Sherif: No! You know, I heard they don't take food from civilians just in case we poison the food or something.
Let’s talk about the food for a second; how diverse is it?
Sherif: I mean we do anything you want, anything you ask for! If you want a pork leg from Spain for 700 Euros, I'll get it for you! The Armenian wedding I mentioned had a whole wide range of grilled products - they wanted pork belly and pork leg, grilled, along with chicken, meat and kofta for a European/ Egyptian wedding.
Was that the strangest request you've ever had or is there anything else stranger requested?
Sherif: No, that was the strangest.
Lobna: But it's not that strange, just different. If you take a look at the menus we have, you’ll find we are trying to do something new like the barbeque menu or the Italian menu; we’re trying to change the idea of a typical Egyptian wedding menu and we're flexible enough to do it.
And what's been the most popular cuisine out of all the ones you cover?
Sherif: I mean, no matter how sophisticated people seem to be, as far as we've seen, they still order within a certain range that’s not very diverse.
Let’s imagine you had a time machine and we went back before you were married and before Kozbara Kitchen existed. What would you have at your wedding?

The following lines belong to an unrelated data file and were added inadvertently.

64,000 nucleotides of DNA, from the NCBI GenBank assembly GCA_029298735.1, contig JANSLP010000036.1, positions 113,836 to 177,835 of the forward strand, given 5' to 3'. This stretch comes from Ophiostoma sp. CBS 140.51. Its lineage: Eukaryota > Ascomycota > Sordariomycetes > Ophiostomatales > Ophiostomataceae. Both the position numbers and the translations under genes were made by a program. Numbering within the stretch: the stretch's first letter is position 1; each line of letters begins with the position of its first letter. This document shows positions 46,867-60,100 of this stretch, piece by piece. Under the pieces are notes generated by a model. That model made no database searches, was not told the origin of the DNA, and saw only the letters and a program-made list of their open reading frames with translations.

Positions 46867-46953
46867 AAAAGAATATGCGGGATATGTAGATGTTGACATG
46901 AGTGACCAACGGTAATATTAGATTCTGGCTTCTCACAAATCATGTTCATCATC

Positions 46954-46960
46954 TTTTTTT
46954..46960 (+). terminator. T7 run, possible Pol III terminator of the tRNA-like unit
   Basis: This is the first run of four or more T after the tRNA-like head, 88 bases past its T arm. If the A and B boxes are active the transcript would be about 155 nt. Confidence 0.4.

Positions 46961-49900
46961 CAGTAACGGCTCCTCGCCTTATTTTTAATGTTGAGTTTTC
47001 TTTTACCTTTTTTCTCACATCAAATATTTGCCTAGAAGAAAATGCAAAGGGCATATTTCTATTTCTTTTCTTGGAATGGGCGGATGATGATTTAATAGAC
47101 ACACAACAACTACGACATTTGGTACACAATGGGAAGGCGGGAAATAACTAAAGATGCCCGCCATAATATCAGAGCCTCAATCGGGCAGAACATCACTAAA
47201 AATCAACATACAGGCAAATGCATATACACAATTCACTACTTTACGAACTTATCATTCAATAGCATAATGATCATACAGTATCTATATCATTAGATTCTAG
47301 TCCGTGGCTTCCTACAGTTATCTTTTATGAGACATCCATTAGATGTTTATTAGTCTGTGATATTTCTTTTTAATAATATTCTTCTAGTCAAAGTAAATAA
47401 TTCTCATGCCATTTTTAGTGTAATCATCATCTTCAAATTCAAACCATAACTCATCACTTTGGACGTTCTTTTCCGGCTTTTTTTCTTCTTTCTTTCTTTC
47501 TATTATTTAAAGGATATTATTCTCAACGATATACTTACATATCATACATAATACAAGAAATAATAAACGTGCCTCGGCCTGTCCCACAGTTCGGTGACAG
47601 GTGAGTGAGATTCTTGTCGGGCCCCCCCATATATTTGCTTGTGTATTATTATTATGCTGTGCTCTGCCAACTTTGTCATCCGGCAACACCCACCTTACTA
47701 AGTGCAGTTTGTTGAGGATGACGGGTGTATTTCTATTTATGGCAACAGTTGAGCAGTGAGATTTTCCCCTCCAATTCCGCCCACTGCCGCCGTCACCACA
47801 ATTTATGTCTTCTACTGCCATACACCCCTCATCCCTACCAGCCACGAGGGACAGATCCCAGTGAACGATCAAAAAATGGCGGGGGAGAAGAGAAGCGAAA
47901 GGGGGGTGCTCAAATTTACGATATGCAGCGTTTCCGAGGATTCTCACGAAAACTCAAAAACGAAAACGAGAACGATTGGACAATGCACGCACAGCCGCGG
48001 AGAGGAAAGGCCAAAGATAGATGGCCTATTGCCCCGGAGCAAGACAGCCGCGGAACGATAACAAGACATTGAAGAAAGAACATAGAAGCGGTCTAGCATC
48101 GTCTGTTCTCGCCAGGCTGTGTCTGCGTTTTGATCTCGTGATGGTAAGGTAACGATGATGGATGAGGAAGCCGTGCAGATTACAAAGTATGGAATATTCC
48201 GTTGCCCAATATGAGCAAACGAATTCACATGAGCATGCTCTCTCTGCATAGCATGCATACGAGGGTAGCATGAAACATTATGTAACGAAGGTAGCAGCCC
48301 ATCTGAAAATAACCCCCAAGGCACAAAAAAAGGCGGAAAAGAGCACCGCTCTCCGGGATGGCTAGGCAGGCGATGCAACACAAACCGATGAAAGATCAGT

Sherif: Kozbara of course! But we had our wedding at the Diplomatic Club and they, like hotels, don’t allow outside caterers which is a big problem we’ve been facing. If we had the choice we'd choose our food, definitely.
Ok, so now we’re travelling to the future. What is the future of Kozbara?
Sherif: We want to be the biggest caterer in Egypt and by no means is the quality going to decrease if we are. There's this Egyptian curse that when a business succeeds, the quality starts to go down and then it collapse; especially in the food business.
So how do you ensure consistency?
Sherif: I just have to be hands on all the time. You have to have all the owners and all the stake holders in the process. I mean, if I reach a certain level of success I can't just depart and stay home and watch my bank account get fatter. You have to be involved in the day-to-day headache.
And how are each of you involved in the day-to-day running of the business?
Lobna: I’m the logistics person, so I’m at my computer most of the time, crunching numbers and making calls.
Sherif: I’m more into the produce, the equipment, the hiring and budgets, as well as PR.
Do you know what your best selling item is?
Lobna: The chicken fillet because you can have cooked and sauced in any way you want.
And what are each of your favourite dishes?
Sherif: Our grills are great and I love our tomato pasta sauce.
Lobna: I like veal with lemon sauce, or mushroom. Both, equally.
As a married couple, what are the problems faced by you working together?
Lobna: We don't really have any.
Sherif: You have to be careful with the politics in the kitchen so we’ve had a few fights over that. Our chef got upset because Lobna was kind of harsh with him, so we all ended up arguing. The kitchen is a very emotional place and conflicts are easily started.